Economic sanctions and US international business interests
Economic sanctions are seen as a foreign policy instrument less severe than military engagement but more potent than diplomacy. The assessment of the economic impact of sanctions invariably focuses on direct bilateral trade, with little regard to indirect costs. In the case of sanctions on Iran, the real cost to Iran and the U.S. is not so much due to reduced trade but to factors such as missed investment and joint venture opportunities, especially in the energy sector. The significant size of these costs for Iran will make it difficult for Iran to resume business as usual with U.S. companies whensanctions are lifted, and for U.S. energy companies, their long-term competitiveness in Iran and also globally will be reduced.
Volume (Year): 55 (2002)
Issue (Month): 220 ()
|Contact details of provider:|| Web page: http://www.economiacivile.it|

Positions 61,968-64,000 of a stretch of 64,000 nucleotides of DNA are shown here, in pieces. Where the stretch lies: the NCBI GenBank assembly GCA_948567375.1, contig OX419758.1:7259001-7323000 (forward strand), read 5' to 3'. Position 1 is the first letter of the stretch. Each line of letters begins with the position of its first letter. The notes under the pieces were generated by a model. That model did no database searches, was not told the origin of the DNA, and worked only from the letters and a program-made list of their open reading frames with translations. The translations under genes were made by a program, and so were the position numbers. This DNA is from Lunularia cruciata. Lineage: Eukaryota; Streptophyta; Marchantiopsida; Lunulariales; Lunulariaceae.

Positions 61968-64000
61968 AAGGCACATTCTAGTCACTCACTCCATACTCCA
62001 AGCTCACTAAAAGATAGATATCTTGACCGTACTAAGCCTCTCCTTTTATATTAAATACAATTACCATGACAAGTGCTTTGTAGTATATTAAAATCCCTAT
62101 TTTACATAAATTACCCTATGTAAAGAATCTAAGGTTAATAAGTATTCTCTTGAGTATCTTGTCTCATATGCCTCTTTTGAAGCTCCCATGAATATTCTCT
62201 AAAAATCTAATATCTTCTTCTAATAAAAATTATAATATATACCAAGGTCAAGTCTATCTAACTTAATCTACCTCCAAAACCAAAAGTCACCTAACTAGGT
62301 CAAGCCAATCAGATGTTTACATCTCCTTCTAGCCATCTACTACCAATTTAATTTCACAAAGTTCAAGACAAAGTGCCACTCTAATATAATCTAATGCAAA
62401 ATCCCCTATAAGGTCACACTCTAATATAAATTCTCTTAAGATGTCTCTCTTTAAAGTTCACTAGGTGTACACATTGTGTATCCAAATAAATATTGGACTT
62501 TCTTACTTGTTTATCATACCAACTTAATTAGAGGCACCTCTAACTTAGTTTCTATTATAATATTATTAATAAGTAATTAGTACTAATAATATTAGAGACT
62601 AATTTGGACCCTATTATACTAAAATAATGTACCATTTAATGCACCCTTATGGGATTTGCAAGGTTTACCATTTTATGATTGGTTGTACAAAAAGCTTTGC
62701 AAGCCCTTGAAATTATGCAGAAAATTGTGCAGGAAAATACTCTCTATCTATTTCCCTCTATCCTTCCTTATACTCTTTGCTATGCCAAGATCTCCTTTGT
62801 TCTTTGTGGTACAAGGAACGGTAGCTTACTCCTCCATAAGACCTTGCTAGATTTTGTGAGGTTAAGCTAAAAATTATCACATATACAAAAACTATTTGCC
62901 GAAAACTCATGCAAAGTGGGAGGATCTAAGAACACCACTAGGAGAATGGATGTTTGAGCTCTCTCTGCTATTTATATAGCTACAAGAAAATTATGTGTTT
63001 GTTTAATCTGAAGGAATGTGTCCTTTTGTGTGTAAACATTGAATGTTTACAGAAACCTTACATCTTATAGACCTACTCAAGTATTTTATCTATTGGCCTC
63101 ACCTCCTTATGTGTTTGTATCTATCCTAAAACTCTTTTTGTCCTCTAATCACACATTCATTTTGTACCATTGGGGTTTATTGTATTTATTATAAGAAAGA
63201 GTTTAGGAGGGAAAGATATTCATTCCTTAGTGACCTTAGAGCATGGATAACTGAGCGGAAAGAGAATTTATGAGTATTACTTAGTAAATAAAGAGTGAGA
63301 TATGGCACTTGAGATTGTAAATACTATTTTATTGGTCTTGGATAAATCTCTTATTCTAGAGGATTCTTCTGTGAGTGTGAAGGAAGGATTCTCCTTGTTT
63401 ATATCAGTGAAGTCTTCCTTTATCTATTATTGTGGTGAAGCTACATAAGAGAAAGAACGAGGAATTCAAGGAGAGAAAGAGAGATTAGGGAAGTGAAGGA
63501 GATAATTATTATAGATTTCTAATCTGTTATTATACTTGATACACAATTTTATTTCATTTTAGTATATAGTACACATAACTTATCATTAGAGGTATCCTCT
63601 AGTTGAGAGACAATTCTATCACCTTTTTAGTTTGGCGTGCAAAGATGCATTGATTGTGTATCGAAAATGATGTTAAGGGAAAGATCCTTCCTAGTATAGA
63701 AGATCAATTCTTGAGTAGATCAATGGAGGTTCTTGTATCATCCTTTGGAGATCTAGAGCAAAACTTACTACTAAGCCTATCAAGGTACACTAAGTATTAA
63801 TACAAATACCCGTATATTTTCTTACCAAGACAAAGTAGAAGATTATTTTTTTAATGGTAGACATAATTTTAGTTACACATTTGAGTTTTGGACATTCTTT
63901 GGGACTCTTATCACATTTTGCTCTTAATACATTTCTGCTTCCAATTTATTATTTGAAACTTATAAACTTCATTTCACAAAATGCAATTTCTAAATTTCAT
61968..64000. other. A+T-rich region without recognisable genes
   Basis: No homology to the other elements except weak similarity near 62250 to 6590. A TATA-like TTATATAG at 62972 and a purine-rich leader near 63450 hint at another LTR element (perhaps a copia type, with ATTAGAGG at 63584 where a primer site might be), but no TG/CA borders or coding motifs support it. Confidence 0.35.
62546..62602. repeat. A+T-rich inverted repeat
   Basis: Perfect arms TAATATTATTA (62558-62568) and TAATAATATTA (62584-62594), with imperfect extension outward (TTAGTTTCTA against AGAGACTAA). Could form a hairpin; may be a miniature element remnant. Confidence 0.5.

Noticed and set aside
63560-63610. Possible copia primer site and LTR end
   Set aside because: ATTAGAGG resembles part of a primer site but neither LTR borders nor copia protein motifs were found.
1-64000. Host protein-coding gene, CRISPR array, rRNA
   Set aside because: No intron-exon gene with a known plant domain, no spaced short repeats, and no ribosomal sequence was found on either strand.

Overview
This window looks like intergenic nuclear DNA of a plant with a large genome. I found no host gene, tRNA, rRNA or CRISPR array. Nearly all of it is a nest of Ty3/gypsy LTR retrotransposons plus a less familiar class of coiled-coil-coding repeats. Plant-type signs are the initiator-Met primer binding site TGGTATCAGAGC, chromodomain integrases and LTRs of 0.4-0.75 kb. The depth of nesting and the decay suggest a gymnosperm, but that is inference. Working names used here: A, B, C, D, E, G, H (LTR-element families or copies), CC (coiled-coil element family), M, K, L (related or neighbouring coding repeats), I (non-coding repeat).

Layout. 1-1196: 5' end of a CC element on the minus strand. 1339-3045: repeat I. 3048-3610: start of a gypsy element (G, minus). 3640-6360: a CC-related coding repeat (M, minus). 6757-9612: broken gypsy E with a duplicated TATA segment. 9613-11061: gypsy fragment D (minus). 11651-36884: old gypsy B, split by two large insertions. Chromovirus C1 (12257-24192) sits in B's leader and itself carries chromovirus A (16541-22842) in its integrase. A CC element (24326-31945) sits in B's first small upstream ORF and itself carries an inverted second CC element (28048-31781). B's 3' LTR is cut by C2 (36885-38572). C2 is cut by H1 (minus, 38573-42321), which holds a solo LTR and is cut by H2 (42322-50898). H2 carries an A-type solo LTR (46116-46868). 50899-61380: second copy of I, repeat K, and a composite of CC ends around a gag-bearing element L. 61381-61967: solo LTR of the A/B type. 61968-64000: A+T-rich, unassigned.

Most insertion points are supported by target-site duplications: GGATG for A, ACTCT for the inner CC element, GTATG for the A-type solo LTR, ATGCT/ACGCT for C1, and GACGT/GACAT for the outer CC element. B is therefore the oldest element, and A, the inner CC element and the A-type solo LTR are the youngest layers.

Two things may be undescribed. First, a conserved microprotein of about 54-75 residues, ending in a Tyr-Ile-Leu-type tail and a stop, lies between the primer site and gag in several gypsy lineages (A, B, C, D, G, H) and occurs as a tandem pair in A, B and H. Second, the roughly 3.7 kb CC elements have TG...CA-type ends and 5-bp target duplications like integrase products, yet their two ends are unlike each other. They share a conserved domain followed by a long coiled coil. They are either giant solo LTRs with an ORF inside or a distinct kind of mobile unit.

|Order Information:||Web: http://www.economiacivile.it|
References listed on IDEAS
Please report citation or reference errors to , or , if you are the registered author of the cited work, log in to your RePEc Author Service profile, click on "citations" and make appropriate adjustments.:
- Gary Clyde Hufbauer & Jeffrey J. Schott & Kimberly Ann Elliott, 1990. "Economic Sanctions Reconsidered: 2nd Edition," Peterson Institute Press: All Books, Peterson Institute for International Economics, number 82, May.
- Gary Clyde Hufbauer & Kimberly Ann Elliott & Tess Cyrus & Elizabeth Winston, 1997. "US Economic Sanctions: Their Impact on Trade, Jobs, and Wages," Working Paper Series Working Paper Special (2), Peterson Institute for International Economics.
When requesting a correction, please mention this item's handle: RePEc:psl:bnlqrr:2002:14. See general information about how to correct material in RePEc.
For technical questions regarding this item, or to correct its authors, title, abstract, bibliographic or download information, contact: (Carlo D'Ippoliti)
If references are entirely missing, you can add them using this form.